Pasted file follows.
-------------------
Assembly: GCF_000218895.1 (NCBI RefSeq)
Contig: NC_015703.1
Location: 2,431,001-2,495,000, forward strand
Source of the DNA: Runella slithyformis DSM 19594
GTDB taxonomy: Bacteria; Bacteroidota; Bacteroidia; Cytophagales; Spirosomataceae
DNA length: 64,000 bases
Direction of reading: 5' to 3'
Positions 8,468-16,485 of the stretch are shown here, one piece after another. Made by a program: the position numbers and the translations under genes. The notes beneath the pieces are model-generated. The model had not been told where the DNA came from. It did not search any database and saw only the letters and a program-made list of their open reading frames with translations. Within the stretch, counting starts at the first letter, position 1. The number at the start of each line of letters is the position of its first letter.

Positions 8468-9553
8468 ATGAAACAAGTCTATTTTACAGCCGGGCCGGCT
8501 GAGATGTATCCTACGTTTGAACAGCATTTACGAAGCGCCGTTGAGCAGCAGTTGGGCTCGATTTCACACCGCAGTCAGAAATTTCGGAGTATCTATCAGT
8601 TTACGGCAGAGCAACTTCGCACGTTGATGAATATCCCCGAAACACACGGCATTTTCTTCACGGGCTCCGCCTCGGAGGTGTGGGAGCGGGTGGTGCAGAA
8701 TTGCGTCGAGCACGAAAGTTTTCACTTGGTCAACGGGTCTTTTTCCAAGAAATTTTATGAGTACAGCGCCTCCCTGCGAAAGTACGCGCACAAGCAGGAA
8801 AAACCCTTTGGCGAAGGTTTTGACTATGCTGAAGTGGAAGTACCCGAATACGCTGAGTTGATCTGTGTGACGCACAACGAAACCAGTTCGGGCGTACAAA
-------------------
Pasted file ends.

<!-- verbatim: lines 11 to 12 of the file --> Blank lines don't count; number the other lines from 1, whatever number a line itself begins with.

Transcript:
8501 GAGATGTATCCTACGTTTGAACAGCATTTACGAAGCGCCGTTGAGCAGCAGTTGGGCTCGATTTCACACCGCAGTCAGAAATTTCGGAGTATCTATCAGT
8601 TTACGGCAGAGCAACTTCGCACGTTGATGAATATCCCCGAAACACACGGCATTTTCTTCACGGGCTCCGCCTCGGAGGTGTGGGAGCGGGTGGTGCAGAA